3 Days in London
For those who want to understand the gigantic, sprawling organism that is London, here are some suggestions, arranged into a busy three-day itinerary. Rather than the big sights besieged by tourists, we've concentrated on insiders' tips - places that will give you a feel for the real city. To travel around the city, see our tips on the Tourist Attractions page, and try to take the bus wherever possible - you'll see much more.
If you're up and about early, take a look at the morning rush hour to get an insight into the workings of the city. Between 7:30 and 9:30, the majority of London's residents will be crowded onto buses and the tube , making their daily trek in from the residential areas outside Zone 1. Good places to take a look at the commuting phenomen are mainline rail stations, particularly Liverpool Street in the City, London's financial heartland. But take care not to cause an obstruction: commuters don't take kindly to delays.
Friday would be a good day to visit some of the big attractions on your personal checklist. This is a good time to acquire a little historical perspective?, by heading to Westminster to see the historical sites where so much of Britain's history has been decided. You might want to take the time now to visit the Houses of Parliament, have a look at Big Ben, and survey the splendours of Westminster Abbey. This shouldn't take too long, and you can then head towards Buckingham Palace, and enjoy a picnic in St. James's Park, along with the office-workers and the ducks.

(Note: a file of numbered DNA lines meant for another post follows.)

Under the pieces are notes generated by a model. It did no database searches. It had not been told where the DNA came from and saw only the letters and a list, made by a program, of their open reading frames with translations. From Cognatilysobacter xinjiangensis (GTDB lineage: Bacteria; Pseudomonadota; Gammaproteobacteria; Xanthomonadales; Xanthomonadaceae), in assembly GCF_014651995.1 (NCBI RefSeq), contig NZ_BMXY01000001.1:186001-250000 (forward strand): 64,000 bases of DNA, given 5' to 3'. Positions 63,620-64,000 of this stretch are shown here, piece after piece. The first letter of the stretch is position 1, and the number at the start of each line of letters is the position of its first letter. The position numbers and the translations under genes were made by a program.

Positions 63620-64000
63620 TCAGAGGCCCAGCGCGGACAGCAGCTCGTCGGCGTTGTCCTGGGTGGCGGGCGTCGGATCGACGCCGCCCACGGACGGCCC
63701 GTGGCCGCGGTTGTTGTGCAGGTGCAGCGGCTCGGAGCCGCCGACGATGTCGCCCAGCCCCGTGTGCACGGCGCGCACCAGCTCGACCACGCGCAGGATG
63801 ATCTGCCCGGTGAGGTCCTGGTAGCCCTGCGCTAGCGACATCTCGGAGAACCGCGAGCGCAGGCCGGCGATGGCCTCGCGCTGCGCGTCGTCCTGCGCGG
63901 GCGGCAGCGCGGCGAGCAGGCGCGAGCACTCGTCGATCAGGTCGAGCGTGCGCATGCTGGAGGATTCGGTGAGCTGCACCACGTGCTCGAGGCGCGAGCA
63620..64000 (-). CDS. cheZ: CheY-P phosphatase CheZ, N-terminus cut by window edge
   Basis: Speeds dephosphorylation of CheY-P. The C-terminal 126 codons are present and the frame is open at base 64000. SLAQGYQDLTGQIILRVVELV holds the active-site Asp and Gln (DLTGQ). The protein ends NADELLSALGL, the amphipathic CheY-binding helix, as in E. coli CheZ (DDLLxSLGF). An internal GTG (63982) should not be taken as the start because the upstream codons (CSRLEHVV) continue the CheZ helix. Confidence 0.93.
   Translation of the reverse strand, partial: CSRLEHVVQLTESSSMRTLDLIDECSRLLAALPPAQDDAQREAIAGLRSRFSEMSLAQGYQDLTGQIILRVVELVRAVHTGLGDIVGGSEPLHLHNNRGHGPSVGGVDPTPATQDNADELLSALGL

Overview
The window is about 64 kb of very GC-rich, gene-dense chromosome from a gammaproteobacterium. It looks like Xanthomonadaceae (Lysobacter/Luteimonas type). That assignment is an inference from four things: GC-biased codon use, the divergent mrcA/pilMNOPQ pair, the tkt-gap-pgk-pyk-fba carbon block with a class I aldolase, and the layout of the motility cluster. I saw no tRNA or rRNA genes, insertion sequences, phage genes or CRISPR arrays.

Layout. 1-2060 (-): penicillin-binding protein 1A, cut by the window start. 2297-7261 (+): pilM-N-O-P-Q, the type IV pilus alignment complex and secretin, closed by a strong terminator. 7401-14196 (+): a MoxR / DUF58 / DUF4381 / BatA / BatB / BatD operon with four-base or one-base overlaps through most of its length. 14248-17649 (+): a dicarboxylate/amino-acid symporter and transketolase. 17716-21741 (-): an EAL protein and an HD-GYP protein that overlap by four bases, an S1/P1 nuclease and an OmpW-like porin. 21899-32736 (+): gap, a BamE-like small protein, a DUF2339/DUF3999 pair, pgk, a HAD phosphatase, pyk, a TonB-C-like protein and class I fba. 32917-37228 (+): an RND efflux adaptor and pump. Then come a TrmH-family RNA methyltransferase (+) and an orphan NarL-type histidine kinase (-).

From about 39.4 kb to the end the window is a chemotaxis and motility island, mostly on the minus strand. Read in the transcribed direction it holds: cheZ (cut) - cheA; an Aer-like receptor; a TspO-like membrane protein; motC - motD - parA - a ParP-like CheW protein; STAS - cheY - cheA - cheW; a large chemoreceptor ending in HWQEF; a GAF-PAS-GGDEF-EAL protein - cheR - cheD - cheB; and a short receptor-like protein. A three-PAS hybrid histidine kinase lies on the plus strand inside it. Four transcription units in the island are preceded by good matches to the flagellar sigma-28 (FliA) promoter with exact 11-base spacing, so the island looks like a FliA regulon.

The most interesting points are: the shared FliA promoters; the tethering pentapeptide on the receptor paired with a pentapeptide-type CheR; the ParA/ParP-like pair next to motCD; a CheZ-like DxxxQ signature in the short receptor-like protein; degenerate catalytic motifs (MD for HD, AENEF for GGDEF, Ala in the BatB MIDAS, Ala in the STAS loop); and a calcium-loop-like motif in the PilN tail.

If you're seriously interested in London's history, it's a good idea to pay a visit to the excellent Museum of London early on in your stay (you'll need to take the tube or a bus across town).
This free museum is in the strange Barbican complex, built by architects dreaming of an urban renaissance. Like a city in a sci-fi novel, this area is composed of high walkways, residential tower blocks and peaceful lakes, fountains and gardens. There is also a theatre, where the Royal Shakespeare company perform in the winter, a concert hall and some good restaurants and cafes to suit all budgets. The museum itself provides a marvellous overview of London, from prehistory to the present day, with fascinating temporary exhibitions as well as a good permanent collection. Here you can walk along a recreated Victorian Street, or admire marble sculptures from a Roman Temple of Mithras.
If you prefer more glamorous attractions, however, stay in the West End, and pay a visit to Buckingham Palace. Or for something more exciting (especially if you have children with you), you could take a boat trip on the Thames.
If you still have energy left, you could take a stroll around the famous market and piazza of Covent Garden, resting at one of the many cafes. Or the really determined could go for a hectic high-street shopping experience along Oxford Street.